Lecture/lab emphasizing analog and digital electronics for lab research. Continuation of APPPHYS 207 with emphasis on applications of digital techniques. Combinatorial and synchronous digital circuits. Design using programmable logic. Analog/digital conversion. Microprocessors and real time programming, concepts and methods of digital signal processing techniques. Current lab interface protocols. Techniques commonly used for lab measurements. Development of student lab projects during the last three weeks. Prerequisites: undergraduate device and circuit exposure. Recommended: previous enrollment in APPPHYS 207.

**APPPHYS 215. Numerical Methods for Physicists and Engineers. 4 Units.**

Fundamentals of numerical methods applied to physical systems. Derivatives and integrals; interpolation; quadrature; FFT; singular value decomposition; optimization; linear and nonlinear least squares fitting; error estimation; deterministic and stochastic differential equations; Monte Carlo methods. Lectures will be accompanied by guided project work enabling each student to make rapid progress on a project of relevance to their interests.

**APPPHYS 217. Estimation and Control Methods for Applied Physics. 4 Units.**

Recursive filtering, parameter estimation, and feedback control methods based on linear and nonlinear state-space modeling. Topics in: dynamical systems theory; practical overview of stochastic differential equations; model reduction; and tradeoffs among performance, complexity, and robustness. Numerical implementations in MATLAB. Contemporary applications in systems biology and quantum precision measurement. Prerequisites: linear algebra and ordinary differential equations.

**APPPHYS 219. Solid State Physics Problems in Energy Technology. 3 Units.**

Technology issues for a secure energy future; role of solid state physics in energy technologies. Topics include the physics principles behind future technologies related to solar energy and solar cells, solid state lighting, superconductivity, solid state fuel cells and batteries, electrical energy storage, materials under extreme condition, nanomaterials.

**APPPHYS 220. Applied Electrodynamics. 3 Units.**

Techniques for general electrodynamics, illustrated by examples from geophysics, microwave engineering, optical devices, accelerators, antennas, and plasma physics. RF/microwave structure representations, scattering matrices, treatments for periodic systems. Perturbation and variational techniques applied to approximate solutions, fundamentals of numerical techniques. Analysis methods via expansions in terms of natural modes. Introduction to finite element methods via the application of variational techniques. Laboratory experiments including time domain and frequency domain methods. Solutions of inverse electrodynamic problems via perturbation techniques coupled with lab measurements (such as estimation of a physical structure via experimental measurements and formal models). Prerequisites: PHYSICS 121, MATH 106 and MATH 132, or equivalent experience.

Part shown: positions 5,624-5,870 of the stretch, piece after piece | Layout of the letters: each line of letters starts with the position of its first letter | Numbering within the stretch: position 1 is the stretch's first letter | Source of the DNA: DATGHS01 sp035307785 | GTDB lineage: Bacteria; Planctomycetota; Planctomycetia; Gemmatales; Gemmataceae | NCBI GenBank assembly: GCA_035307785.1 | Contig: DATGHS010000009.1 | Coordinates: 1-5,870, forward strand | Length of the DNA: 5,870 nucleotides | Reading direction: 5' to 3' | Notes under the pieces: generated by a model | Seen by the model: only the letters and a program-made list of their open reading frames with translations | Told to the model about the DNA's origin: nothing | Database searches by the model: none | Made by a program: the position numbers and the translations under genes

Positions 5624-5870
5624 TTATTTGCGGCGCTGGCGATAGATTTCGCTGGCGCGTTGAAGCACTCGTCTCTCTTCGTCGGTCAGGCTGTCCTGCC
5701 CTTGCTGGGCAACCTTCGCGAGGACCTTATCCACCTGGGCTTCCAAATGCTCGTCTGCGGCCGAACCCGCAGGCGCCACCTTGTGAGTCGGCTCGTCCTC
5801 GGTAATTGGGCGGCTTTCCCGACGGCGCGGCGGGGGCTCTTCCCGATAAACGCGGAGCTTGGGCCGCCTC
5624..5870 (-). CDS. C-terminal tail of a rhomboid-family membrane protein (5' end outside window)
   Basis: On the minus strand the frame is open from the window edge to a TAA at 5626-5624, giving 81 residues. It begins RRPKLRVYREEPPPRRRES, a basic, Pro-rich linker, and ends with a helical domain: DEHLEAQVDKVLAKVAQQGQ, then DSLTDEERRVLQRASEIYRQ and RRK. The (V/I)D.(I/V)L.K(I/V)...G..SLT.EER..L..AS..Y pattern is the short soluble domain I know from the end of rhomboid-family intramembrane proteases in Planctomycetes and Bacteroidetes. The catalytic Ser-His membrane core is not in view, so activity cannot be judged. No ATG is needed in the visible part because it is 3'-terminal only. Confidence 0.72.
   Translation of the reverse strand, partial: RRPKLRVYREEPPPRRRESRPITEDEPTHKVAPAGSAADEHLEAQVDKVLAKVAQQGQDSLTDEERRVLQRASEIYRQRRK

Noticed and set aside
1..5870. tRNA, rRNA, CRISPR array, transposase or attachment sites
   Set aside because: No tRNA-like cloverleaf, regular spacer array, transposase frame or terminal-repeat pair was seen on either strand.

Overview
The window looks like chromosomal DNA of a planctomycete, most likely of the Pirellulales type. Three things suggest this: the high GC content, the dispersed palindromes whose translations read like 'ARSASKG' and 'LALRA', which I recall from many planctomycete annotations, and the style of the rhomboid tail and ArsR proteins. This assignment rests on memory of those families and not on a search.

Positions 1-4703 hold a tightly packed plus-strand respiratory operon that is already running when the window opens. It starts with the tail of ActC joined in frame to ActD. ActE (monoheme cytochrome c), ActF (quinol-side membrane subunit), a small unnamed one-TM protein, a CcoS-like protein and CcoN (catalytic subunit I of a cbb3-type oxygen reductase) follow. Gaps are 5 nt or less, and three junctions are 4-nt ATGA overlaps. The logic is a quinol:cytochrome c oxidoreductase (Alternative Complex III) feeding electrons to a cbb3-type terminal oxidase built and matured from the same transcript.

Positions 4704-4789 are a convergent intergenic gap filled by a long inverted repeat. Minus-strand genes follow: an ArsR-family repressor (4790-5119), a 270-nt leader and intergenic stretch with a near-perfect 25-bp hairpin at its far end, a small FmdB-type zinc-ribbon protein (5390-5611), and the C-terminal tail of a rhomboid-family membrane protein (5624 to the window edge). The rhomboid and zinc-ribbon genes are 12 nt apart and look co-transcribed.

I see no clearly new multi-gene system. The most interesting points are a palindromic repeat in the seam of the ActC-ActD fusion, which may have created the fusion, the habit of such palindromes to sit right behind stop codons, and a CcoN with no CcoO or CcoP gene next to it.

**APPPHYS 223B. Nonlinear Dynamics: This Side of Chaos. 3 Units.**

Linear dynamics, periodic systems, Hamiltonian motion and phase space. The physics of nonlinear motion: thinking in phase space. Perturbation theory, periodic orbits, resonances, stability and instability. Integrability and symplectic integration. The KAM theorem and renormalization description of the transition to chaos. Dissipation and bifurcation. Application of methods to nanoscience, lasers and accelerators, condensed matter physics and biophysics. Prerequisites: differential equations and classical mechanics.

**APPPHYS 225. Probability and Quantum Mechanics. 3 Units.**

Structure of quantum theory emphasizing states, measurements, and probabilistic modeling. Generalized quantum measurement theory; parallels between classical and quantum probability; conditional expectation in the Schrödinger and Heisenberg pictures; covariance with respect to symmetry groups; reference frames and super-selection rules. Classical versus quantum correlations; nonlocal aspects of quantum probability; axiomatic approaches to interpretation. Prerequisites: undergraduate quantum mechanics, linear algebra, and basic probability and statistics.

**APPPHYS 232. Advanced Imaging Lab in Biophysics. 4 Units.**

Laboratory and lectures. Advanced microscopy and imaging, emphasizing hands-on experience with state-of-the-art techniques. Students construct and operate working apparatus. Topics include microscope optics, Koehler illumination, contrast-generating mechanisms (bright/dark field, fluorescence, phase contrast, differential interference contrast), and resolution limits. Laboratory topics vary by year, but include single-molecule fluorescence, fluorescence resonance energy transfer, confocal microscopy, two-photon microscopy, microendoscopy, and optical trapping. Limited enrollment. Recommended: basic physics, Biology core or equivalent, and consent of instructor.

Same as: BIO 132, BIO 232, BIOPHYS 232, GENE 232

**APPPHYS 236. Biology by the Numbers. 3 Units.**

For PhD students and advanced undergraduates. Students will develop skills in quantitative reasoning over a wide range of biological problems. Topics: biological size scales ranging from proteins to ecosystems; biological times time scales ranging from enzymatic catalysis and DNA replication to evolution; biological energy, motion and force from molecular to organismic scales; mechanisms of environmental sensing ranging from bacterial chemotaxis to vision.

Same as: BIOC 236

**APPPHYS 240. From Atom Smashers to X-ray Lasers. 3 Units.**